If language "quality" alone was enough to win adepts, both Smalltalk and Lisp would be among the top 10 most used.
Kotlin might be better than Java, in the same sense a Dvorak keyboard might be better than a qwerty. But it doesn't seem better enough to force old Java dogs to care for new tricks.
Don't count on that.
I'm an old dog when it comes to Java. But I decided to give Kotlin a try on a little pet project of mine.
JetBrains are mad geniuses. In Intellij, with a hotkey you can convert Java to Kotlin. A couple of Alt-Enters and you have something almost idiomatic.
I converted the entire (small) project in an hour and then spent a bunch of time reworking parts to take advantage of Kotlin's functional features.
And I could convert incrementally and test each migration because the Java interop is absolutely seamless. They've completely eliminated the risk and friction of trying the language out.
I even found a bug along the way due to Kotlin's null checker.
JetBrains gets it. They produced a language that's new yet familiar (sorry Clojure), powerful yet still easy to understand (sorry Scala), and has essentially zero barrier to entry due to interop and tooling support.
The same works for Scala.
> powerful yet still easy to understand (sorry Scala)
Kotlin is way less powerful than Scala. And if you dumb down Scala to Kotlin level by just not using the more advanced features (it is easy to turn them off globally), you're basically writing Kotlin. I can't see how Scala is less readable then - the differences are really cosmetic.
Add in the slow compiler, sbt (I don't need another build system, thanks), and IDE support that's only finally decent, and speaking for myself, it's not my thing.
Fortunately, it is the nature of the Java ecosystem that we can pick the language and tooling we prefer and we can all still get along! So while I'm a fan of Kotlin, hey, if Scala is your bag, enjoy!
> an overly complex type system
It is only as complex as it has to be to solve problems it was designed to solve. I take a more complex type system that make complex problems hard to solve rather than a simplistic type system that make complex problems impossible to solve.
> it feels a little too much like a language that was designed by throwing nifty ideas at a wall without cutting out the stuff that didn't stick
Name a few that could be removed without making the language significantly less powerful. Most people saying "Scala is complex" really want to say "Scala has many concepts I'm unfamiliar with". Java or C are also "too complex" for most VB programmers.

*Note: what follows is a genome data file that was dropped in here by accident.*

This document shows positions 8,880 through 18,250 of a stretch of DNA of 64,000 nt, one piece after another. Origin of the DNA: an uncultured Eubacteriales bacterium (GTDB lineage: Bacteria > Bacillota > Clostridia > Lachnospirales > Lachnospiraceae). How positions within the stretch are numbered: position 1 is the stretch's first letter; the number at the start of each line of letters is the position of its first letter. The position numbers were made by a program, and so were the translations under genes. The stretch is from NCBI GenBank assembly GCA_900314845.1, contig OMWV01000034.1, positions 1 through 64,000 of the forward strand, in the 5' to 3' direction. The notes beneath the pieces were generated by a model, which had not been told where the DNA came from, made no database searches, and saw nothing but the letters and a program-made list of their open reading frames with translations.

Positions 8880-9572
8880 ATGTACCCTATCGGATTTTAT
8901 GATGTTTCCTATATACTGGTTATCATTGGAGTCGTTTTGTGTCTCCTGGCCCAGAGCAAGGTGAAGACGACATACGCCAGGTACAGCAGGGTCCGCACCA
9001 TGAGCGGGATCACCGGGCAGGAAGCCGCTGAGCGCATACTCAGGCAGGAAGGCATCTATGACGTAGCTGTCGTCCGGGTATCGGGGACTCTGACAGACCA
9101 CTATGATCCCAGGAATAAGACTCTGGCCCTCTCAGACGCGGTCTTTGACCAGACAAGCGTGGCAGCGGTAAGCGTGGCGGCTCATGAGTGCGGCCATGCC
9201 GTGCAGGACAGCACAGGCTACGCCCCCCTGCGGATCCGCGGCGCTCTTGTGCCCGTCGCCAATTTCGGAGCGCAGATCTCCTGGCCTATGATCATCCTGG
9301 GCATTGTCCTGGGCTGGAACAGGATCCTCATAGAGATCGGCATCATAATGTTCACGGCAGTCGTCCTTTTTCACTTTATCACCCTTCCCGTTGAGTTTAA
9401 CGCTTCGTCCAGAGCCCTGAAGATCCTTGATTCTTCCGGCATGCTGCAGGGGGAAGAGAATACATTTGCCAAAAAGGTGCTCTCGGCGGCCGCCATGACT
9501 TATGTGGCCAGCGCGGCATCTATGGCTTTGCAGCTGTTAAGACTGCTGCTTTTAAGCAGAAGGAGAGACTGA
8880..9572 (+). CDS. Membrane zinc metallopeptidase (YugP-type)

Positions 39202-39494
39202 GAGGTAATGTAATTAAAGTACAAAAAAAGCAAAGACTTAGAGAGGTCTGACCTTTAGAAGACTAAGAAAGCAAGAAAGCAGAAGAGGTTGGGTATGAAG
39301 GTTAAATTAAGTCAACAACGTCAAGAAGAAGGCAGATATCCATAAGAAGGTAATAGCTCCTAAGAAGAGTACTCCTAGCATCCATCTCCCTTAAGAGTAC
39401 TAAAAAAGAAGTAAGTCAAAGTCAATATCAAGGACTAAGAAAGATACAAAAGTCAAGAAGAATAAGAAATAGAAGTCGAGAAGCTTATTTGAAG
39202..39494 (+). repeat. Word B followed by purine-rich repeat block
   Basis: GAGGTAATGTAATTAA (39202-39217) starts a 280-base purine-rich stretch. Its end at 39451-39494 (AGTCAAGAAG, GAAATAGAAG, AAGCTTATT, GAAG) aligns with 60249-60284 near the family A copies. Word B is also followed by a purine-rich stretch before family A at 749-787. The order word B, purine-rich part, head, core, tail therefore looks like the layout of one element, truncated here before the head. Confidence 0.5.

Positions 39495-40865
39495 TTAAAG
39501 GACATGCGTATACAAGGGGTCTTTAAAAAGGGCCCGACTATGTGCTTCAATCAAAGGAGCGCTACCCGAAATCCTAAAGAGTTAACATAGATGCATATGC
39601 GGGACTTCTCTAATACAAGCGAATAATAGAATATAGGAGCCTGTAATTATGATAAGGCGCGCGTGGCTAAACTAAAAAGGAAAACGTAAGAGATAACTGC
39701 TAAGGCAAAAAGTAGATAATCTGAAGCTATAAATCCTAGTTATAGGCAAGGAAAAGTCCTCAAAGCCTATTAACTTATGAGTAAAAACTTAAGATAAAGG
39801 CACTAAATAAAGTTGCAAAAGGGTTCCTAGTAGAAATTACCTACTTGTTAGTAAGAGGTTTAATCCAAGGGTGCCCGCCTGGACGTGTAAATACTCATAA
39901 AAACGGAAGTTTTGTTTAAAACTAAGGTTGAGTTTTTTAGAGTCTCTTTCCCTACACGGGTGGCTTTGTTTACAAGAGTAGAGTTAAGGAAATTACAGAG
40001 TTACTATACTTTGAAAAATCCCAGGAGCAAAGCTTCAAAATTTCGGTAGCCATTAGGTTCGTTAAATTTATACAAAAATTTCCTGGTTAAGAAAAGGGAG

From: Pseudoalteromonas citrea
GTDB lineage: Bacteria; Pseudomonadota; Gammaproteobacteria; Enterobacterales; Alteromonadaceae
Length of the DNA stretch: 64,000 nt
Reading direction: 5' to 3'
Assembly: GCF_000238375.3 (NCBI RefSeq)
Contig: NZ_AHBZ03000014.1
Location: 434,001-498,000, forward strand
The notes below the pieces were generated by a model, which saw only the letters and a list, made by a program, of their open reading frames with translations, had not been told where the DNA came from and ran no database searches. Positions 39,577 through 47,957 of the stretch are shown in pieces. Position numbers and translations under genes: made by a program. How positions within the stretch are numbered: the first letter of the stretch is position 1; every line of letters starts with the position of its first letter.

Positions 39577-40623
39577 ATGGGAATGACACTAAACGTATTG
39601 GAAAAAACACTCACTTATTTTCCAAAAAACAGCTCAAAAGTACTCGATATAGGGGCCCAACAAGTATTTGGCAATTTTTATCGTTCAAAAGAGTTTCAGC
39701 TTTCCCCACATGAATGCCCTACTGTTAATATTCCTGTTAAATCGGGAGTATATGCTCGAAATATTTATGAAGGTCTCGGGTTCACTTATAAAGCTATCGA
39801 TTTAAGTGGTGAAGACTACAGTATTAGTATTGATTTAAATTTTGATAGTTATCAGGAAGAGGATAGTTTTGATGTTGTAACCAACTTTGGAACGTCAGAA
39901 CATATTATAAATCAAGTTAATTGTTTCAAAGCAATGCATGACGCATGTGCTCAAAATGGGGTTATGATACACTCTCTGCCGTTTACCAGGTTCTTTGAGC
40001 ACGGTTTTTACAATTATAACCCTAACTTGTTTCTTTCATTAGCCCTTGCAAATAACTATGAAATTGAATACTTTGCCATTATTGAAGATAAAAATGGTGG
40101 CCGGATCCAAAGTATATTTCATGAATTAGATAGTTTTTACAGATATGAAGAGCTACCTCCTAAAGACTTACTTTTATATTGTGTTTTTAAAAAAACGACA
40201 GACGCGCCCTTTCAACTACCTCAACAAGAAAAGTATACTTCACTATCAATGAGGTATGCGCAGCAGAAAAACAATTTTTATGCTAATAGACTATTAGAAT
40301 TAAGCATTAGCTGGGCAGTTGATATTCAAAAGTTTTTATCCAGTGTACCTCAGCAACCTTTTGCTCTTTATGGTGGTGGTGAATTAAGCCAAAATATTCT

> Add in the slow compiler
It is not as bad as you may think, and IDE support is stellar, so I don't need to compile really that often. Many successful languages have much slower compile times: C++, Rust. Incremental compilation is fast enough. I get typically 1-5 seconds compile times.
> sbt (I don't need another build system, thanks)
SBT is not mandatory. Just a tool. Pick whatever you wish. Scala works perfectly fine with Gradle or Maven.
Scala did a lot of things that pushed mainstream programming forward, but it's also crapped up with a lot of detritus, ideas that didn't work out, and ideas that were always obviously bad.
Yes, it is only the subset you need, nothing else. That is why is here to stay and Scala not.
Making the things more complex doesn't mean making them better. Do one thing, and do it right. Don't do a lot of things half good.
Actually Kotlin inherited a few bad ideas from Scala as well - which Scala already dropped like procedure syntax.
And some features like null handling or coroutines in Kotlin are implemented as language features - special cases in the compiler, because the core of the language lacks abstraction mechanisms. This is making the language more complex than Scala.
Scala: minimal and powerful language core, the rest is in libraries.
Dotty: make this core even smaller
Kotlin: take a powerful language like Scala, remove almost all of the unnique abstraction features, leave only "better Java syntax" and then reimplement missing features by special cases directly in the language instead of libraries. Feels like VB of XXI century.
> Scala already dropped like procedure syntax
Do you mean this?:
Kotlin does not do that.
> some features like null handling or coroutines in Kotlin are implemented as language features
null handling yes, and it is very well done. Coroutines so so, they added a couple of keywords to the language and most of the implementation is in the library. You can create your own coroutines: https://kotlinlang.org/docs/reference/coroutines.html
Go do coroutines quite good and they have also implemented in the language, why is it bad they use a couple of keywords for those special cases?
This is a lie. Please stop spreading these lies about Scala requiring a huge runtime. Scala runtime adds about 30 kB, which is nothing in 2017.
> the tooling support is also better.
Both use the same IDE from Jetbrains and both are officially supported. Hard to tell which one is really better, but Kotlin support has more issues in its bug tracker, despite being less popular :P
> (nulls) it is very well done.